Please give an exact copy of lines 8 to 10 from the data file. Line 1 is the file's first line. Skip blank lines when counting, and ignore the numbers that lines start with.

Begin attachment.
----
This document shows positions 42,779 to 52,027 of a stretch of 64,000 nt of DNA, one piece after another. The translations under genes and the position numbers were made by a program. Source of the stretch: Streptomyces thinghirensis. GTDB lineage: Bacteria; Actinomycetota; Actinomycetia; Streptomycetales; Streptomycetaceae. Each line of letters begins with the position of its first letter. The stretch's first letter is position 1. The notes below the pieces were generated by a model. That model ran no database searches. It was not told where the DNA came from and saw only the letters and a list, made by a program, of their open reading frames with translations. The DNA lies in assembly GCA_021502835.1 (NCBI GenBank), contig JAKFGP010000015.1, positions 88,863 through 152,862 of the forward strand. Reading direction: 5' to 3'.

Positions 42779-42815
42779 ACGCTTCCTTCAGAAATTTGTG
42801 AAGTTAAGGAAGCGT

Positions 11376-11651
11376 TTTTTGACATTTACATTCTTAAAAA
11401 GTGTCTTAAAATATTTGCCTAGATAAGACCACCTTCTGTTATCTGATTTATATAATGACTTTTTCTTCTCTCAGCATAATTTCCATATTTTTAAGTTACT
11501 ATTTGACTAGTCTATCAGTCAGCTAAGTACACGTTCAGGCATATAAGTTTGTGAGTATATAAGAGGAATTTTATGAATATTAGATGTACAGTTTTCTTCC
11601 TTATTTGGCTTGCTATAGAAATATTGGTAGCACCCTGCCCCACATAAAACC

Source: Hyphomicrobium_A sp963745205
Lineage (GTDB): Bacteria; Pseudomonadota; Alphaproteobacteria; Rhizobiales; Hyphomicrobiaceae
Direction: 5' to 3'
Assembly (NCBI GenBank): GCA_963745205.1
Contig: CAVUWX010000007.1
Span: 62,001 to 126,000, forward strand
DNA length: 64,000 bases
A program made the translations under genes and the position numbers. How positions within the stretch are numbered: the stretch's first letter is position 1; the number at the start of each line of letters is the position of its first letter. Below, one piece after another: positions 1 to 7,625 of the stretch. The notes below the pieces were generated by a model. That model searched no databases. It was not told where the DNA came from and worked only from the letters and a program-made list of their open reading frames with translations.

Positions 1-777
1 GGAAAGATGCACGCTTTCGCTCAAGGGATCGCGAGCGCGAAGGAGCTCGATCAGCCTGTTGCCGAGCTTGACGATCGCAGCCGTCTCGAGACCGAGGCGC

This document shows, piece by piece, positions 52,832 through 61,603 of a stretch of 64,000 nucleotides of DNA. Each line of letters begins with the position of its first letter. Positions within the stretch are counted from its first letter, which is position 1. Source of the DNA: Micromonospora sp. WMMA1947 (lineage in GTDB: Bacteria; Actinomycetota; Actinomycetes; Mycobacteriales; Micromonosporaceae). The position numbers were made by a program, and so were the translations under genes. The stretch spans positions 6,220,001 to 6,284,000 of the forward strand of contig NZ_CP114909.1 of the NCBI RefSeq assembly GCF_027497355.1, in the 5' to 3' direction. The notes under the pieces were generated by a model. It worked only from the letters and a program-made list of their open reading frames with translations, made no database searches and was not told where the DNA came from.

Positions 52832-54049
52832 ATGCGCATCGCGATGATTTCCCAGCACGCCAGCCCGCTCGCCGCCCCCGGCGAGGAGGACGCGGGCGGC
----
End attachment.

11501 ATTTGACTAGTCTATCAGTCAGCTAAGTACACGTTCAGGCATATAAGTTTGTGAGTATATAAGAGGAATTTTATGAATATTAGATGTACAGTTTTCTTCC
11601 TTATTTGGCTTGCTATAGAAATATTGGTAGCACCCTGCCCCACATAAAACC

Source: Hyphomicrobium_A sp963745205